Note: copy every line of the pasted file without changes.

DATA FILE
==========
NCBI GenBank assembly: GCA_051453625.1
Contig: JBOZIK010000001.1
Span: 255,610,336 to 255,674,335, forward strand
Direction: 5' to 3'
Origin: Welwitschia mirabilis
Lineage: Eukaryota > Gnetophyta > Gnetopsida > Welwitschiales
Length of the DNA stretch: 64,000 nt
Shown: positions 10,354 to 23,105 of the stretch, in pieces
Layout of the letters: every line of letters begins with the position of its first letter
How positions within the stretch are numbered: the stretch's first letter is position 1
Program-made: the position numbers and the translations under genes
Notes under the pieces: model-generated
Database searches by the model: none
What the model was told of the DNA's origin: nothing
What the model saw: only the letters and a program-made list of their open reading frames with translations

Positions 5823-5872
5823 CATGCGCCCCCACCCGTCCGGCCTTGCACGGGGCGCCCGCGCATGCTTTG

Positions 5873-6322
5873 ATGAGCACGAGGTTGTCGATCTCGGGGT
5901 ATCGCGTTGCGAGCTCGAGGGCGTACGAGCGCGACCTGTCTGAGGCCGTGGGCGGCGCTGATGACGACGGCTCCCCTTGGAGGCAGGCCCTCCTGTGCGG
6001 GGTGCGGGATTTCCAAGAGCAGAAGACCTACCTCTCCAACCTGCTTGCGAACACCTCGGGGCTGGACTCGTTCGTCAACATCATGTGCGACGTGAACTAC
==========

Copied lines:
NCBI GenBank assembly: GCA_051453625.1
Contig: JBOZIK010000001.1
Span: 255,610,336 to 255,674,335, forward strand
Direction: 5' to 3'
Origin: Welwitschia mirabilis
Lineage: Eukaryota > Gnetophyta > Gnetopsida > Welwitschiales
Length of the DNA stretch: 64,000 nt
Shown: positions 10,354 to 23,105 of the stretch, in pieces
Layout of the letters: every line of letters begins with the position of its first letter
How positions within the stretch are numbered: the stretch's first letter is position 1
Program-made: the position numbers and the translations under genes
Notes under the pieces: model-generated
Database searches by the model: none
What the model was told of the DNA's origin: nothing
What the model saw: only the letters and a program-made list of their open reading frames with translations

Positions 5823-5872
5823 CATGCGCCCCCACCCGTCCGGCCTTGCACGGGGCGCCCGCGCATGCTTTG

Positions 5873-6322
5873 ATGAGCACGAGGTTGTCGATCTCGGGGT
5901 ATCGCGTTGCGAGCTCGAGGGCGTACGAGCGCGACCTGTCTGAGGCCGTGGGCGGCGCTGATGACGACGGCTCCCCTTGGAGGCAGGCCCTCCTGTGCGG
6001 GGTGCGGGATTTCCAAGAGCAGAAGACCTACCTCTCCAACCTGCTTGCGAACACCTCGGGGCTGGACTCGTTCGTCAACATCATGTGCGACGTGAACTAC